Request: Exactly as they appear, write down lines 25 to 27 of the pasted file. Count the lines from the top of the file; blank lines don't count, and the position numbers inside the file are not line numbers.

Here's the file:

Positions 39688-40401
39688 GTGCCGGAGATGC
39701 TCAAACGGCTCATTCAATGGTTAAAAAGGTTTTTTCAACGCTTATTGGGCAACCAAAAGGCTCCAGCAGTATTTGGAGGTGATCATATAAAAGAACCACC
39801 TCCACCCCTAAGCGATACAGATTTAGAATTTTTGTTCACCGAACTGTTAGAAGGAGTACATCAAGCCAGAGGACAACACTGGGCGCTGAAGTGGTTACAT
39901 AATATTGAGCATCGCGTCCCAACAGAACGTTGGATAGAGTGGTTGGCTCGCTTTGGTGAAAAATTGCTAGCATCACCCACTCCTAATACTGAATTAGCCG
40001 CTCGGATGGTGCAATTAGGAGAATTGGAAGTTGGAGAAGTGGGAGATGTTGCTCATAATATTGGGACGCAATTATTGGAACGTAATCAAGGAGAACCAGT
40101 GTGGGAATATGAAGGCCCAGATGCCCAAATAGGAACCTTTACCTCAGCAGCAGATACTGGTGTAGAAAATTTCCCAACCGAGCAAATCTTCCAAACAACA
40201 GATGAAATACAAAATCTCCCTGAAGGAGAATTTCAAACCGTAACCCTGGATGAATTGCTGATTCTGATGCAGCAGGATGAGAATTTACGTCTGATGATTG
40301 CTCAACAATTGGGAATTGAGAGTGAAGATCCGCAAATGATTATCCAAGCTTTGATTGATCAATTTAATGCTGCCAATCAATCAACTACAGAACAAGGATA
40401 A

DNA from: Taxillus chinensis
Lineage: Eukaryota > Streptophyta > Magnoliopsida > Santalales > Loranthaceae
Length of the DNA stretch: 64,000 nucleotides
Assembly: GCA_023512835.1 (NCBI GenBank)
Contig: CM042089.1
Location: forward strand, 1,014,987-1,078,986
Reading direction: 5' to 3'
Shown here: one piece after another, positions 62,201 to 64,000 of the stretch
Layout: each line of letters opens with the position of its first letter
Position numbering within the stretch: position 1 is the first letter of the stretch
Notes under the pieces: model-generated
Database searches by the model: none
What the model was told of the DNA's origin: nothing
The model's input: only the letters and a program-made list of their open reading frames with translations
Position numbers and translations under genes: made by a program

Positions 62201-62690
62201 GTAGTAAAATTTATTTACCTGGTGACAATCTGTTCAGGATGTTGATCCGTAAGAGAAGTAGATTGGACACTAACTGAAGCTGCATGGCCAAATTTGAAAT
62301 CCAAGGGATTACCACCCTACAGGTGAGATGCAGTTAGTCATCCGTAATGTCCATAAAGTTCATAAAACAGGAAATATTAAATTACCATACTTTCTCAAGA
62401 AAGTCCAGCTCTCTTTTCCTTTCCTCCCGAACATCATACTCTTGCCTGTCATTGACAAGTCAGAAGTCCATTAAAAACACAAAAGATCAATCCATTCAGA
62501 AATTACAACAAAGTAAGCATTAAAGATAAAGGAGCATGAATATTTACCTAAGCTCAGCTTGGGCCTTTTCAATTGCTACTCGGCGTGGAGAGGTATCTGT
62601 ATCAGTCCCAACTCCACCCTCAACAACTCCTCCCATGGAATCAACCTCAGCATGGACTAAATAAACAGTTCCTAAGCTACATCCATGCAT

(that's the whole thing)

Position numbers and translations under genes: made by a program

Positions 62201-62690
62201 GTAGTAAAATTTATTTACCTGGTGACAATCTGTTCAGGATGTTGATCCGTAAGAGAAGTAGATTGGACACTAACTGAAGCTGCATGGCCAAATTTGAAAT